I’m with you David. This may cause a splash but is not likely to be a game-changer. Unless of course they can figure out how to make it sustainable. Amazon still needs more diversity in their stores along with curbside pick-up, IMHO. And that’s my 2 cents.

Chris Buecker
BrainTrust

The interest and subscriptions of new Prime members will definitely go up. Zero cost for grocery delivery is, of course, very attractive to consumers. It will just be a matter of time until grocery giants like Walmart will (need to) follow. This is bad news for individual stores or smaller grocery chains, as they will hardly be able to offer the same service at no extra cost.

Neil Saunders
BrainTrust

This will help Amazon play catch-up, but it won’t propel Amazon into the grocery big league. First, most grocery purchasing still takes place in stores: and Amazon has not done anywhere near enough to make Whole Foods a significant player in that arena. Second, a lot of online grocery shoppers like services such as curbside collection, which Amazon cannot offer to the same extent as bigger players with more stores. Third, in brand terms a lot of consumers still don’t think of Amazon as a place to get groceries – and that needs to change before Amazon can get major traction.

Jeff Sward
BrainTrust

This is yet another gut punch for Amazon’s competitors. Another forehead slapping, “ya gotta be kidding me” moment. I continue to marvel at Amazon’s ability to internally subsidize market share grabs. So Amazon keeps winning the convenience war. And unless competitors can counter with better content, sales will migrate to Amazon. My favorite fresh baked sourdough has me captive to my shopping routine. Now where are my car keys?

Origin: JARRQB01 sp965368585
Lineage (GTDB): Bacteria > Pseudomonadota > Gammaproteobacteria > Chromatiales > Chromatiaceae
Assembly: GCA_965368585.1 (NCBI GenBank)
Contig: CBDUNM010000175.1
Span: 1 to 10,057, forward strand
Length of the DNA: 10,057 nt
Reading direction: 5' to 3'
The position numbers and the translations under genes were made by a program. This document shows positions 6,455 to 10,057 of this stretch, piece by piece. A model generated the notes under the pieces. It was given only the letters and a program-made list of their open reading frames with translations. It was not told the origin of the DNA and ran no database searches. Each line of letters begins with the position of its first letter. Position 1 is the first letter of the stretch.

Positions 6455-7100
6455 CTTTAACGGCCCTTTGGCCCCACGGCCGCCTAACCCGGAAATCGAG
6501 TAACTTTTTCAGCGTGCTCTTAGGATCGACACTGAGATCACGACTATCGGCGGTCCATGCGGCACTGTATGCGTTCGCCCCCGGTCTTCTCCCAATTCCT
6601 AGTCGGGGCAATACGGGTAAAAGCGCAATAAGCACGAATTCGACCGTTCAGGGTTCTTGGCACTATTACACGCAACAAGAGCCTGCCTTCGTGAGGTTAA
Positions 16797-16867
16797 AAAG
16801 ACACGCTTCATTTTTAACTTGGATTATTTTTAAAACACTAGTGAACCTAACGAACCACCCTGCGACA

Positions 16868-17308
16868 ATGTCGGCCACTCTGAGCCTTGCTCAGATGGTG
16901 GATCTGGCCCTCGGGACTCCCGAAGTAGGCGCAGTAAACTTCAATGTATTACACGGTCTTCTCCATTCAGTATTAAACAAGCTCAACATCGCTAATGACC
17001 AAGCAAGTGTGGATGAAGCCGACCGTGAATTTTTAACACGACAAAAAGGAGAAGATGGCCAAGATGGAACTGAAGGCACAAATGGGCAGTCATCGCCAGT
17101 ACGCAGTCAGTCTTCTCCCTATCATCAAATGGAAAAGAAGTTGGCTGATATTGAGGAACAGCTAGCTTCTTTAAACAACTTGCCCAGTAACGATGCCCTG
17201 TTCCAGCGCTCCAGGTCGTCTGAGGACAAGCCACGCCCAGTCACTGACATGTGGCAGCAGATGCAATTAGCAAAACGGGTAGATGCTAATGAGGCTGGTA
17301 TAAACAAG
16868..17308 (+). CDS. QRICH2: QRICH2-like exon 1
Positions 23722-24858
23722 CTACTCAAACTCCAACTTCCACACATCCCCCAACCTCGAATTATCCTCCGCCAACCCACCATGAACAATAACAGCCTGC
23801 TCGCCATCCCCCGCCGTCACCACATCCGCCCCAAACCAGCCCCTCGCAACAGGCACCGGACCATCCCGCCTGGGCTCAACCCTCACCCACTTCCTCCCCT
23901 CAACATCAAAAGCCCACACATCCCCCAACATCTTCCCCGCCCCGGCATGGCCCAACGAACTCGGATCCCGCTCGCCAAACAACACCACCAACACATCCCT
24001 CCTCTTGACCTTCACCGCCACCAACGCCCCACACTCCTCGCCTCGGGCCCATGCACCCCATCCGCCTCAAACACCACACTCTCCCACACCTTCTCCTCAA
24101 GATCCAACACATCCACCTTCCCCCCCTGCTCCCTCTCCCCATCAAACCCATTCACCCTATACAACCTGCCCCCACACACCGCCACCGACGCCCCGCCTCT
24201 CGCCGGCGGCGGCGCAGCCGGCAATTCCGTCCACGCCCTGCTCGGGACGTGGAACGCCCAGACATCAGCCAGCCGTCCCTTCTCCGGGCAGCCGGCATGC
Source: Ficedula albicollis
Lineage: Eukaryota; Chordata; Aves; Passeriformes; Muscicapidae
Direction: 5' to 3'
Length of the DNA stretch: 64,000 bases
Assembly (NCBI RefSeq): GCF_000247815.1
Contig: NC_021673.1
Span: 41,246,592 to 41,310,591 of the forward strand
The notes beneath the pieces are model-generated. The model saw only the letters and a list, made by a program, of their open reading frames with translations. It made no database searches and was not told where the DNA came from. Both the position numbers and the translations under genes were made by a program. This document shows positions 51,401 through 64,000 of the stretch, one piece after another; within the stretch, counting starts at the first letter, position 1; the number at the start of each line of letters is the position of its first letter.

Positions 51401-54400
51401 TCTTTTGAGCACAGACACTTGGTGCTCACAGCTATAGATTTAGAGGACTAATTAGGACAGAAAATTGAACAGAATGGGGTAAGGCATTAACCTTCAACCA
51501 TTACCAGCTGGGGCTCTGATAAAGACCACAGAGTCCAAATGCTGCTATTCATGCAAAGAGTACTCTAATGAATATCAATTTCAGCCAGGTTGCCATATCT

Bob Amster
BrainTrust

It will if Amazon can make more money on Prime membership than it loses on free delivery, and I am not sure they can.

Joel Rubinson
BrainTrust

Not sure about this one since Amazon and groceries is not as tight of a branding connection for consumers as Walmart and groceries. Then there are the supermarkets. Whole Foods is too segmented in its appeal (I’m in the “wouldn’t go where I don’t find my favorite brands” segment). I think the right play would have been to acquire a mainstream supermarket, if grocery is the right play at all (such thin margins…)

Jeff Weidauer
BrainTrust

Amazon’s ability to offer unrealistic benefits and make them consumer expectations continues, supported by other services. I don’t see free delivery having a significant impact on growth for Amazon. Anyone who hasn’t tried the service is likely put off by more than the price of delivery. The fact is that Amazon is very good at logistics, but dismal at grocery. Whole Foods is hardly the juggernaut it was expected to be, and selling food is – and always will be – different from selling electronics or books.